Sleep Week: After nearly a decade of not sleeping, Emily Writes shares what the wee small hours have taught her.
I think I used to be a good sleeper before my kids came along. It’s hard to remember now, because I’m coming up to nine years of not sleeping.
I stopped sleeping as soon as my eldest son was born. He was medically fragile from birth, though we had no idea just how bad it would get way back then.
Our life was split between the children’s ward and home. The nighttime sounds of the ward, the constant nursing checks, the babies crying, the sound of his shuddering breaths – it’s not a set-up that helps you sleep. And I wanted to be awake. I was worried I’d miss something.
At home I was more comfortable, but we continued to check his breathing throughout the night. We were never quite able to settle into a stress-free, uninterrupted sleep.
He woke every 45 minutes and hospital sleep tests showed he couldn’t fall into REM sleep. His brain was just wired a little differently. We needed to adjust as his parents because he couldn’t help it. When our second baby was born, they slept, well, like a baby (waking up regularly, screaming for milk).
Our first baby’s health managed to stabilise just as our second baby’s sleep just… stopped. We tried white noise and sleep drops and weighted blankets and sleepy bath time stuff, melatonin, Phenergan, and magnesium – everything.
Nothing worked. So we just waited. I wrote each night as he slept and woke and slept and woke next to me. It turned into a book. Then a job.
He’s six now and he falls asleep with a sleep story – usually the calming tones of ‘Islands of the Puget Sound’ or ‘The History of the Tooth Brush’. He sleeps beside me and wakes every few hours and we put a sleep story on and he will fall asleep again. I still write with him tucked up beside me.
As he settled into a kind of sleep pattern that works for his little brain, our eldest son hit another health crisis. We are coming up to two years of needing to check him every two hours or so throughout the night to give medication, to keep him safe.
My husband and I are perpetually tired. We are always functioning on a few hours sleep. Strangely, it doesn’t hit so hard anymore. It’s like our bodies have just adjusted to never getting as much rest as we need.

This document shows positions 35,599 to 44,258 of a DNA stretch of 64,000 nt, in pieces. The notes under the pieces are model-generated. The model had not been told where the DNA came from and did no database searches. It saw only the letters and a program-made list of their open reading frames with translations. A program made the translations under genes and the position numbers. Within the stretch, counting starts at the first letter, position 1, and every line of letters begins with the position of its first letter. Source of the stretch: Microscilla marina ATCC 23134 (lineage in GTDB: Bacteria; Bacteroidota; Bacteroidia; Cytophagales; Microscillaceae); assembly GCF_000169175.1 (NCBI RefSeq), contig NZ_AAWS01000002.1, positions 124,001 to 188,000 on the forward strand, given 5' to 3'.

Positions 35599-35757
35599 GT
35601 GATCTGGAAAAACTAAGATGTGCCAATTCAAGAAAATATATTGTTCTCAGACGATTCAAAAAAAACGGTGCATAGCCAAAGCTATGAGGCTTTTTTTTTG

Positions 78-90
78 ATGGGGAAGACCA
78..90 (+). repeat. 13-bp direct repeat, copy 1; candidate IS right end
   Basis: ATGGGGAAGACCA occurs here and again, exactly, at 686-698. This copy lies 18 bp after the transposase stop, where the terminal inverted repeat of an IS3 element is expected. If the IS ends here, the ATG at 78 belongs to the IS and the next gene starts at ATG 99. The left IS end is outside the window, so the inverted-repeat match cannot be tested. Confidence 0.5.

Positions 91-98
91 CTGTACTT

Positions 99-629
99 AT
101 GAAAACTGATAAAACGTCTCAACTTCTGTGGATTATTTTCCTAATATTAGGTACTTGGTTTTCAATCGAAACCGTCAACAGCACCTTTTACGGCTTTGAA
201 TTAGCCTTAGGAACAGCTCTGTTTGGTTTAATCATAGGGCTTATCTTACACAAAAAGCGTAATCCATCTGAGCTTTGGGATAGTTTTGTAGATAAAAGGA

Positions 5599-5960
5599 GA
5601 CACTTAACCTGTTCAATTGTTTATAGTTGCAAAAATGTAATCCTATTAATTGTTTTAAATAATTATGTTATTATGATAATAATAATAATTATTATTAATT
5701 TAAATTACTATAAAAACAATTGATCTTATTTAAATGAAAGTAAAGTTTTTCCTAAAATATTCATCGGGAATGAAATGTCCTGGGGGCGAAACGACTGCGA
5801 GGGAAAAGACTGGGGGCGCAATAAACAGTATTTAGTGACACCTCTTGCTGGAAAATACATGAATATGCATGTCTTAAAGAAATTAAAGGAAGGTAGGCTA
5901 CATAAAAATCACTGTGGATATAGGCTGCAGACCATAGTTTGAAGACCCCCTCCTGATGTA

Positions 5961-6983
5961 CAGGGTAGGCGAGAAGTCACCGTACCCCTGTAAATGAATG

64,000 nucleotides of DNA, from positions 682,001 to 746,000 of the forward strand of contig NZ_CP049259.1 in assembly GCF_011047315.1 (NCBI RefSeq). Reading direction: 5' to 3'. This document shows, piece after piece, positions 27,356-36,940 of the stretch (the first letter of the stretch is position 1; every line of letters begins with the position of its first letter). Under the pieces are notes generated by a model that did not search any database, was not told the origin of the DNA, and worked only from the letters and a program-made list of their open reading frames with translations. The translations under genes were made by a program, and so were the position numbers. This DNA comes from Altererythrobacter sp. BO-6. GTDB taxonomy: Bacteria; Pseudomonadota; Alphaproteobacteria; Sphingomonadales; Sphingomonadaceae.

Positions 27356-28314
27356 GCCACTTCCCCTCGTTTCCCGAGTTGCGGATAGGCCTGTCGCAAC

This is not the life I thought I’d have. I do have some grief wondering what kind of mother, wife and friend I’d be if I got more sleep. But I also know that the person I am today has been shaped by these endless, exhausting nights.
I have come to find beauty and peace in the night. When things are calm and dark, I can hear things I can’t during the day. I hear my son giggle in his dreams – it’s a completely different sound to his laughter in the day. I hear the sounds of my husband’s heavy feet drawing insulin with care and precision and his voice, whispered in the dark, saying “just a top up buddy”. I look out the window and see lights on in homes by the bay and I feel affinity with those out there who also can’t sleep.
These days, I have stopped trying to sleep. I used to lie in bed and my brain would race.
He will wake up in 40 minutes if you don’t fall asleep now.
Go to sleep.
Now you have 35 minutes.
I would squeeze my eyes closed and will myself to sleep. Now I just read. I potter around the house. I listen to audiobooks. I write. Sleep sometimes comes. And sometimes it doesn’t. But I no longer fear the night. I let it wash over me.
In the night, I think about the gifts I’ve been given by being so endlessly awake. Some of my best work ideas come to me at night. I can write quickly and usually it comes fairly easily because I’m so used to seizing tiny pockets of time in the early morning. Having hours in the night to finish a piece of work feels like a luxury.
As a mother, I feel like I belong in many ways to my children. But in the night I’m mostly mine. I settle them back to sleep, administer medication, push their sleepy little bodies into the bathroom – but the rest of the time is mine.
Another perk is that I almost zero memory these days due to sleep deprivation. That has helped my tendency to overthink events because I literally can’t remember them. I can also fall asleep anywhere. Standing up, in the car, on the couch. It doesn’t have to be dark or quiet.
I can power nap for 10 minutes at a time anywhere. It means I can claw back sleep that I don’t get at night and I rarely get too tired when I’m touring or travelling for events because I can steal naps at any time. Some days I have three 10 minute naps. Or one 40 minute nap. My body is trained to snatch sleep. I can sleep from 6pm till 7pm and still fall asleep again 9pm to 10.30pm then again from 1am till 3am. Sleep is no longer linear.
The desperation I once had for sleep has slid into an easy creativity I am lucky to have. I have been productive over my years of sleep deprivation. It has been rewarding to wake and see chapters of a book finished – even if it was written somewhat feverishly.
After years of it feeling like torture, it just feels kind of normal now. I don’t think this will be my life forever. But I am glad that when I look back on it, I can say that I was there when my kids needed me. It has been hard. But it hasn’t broken me. Years from now I’ll have sleep again. And I’ll know I did what I could with what I had.
I used my endless night.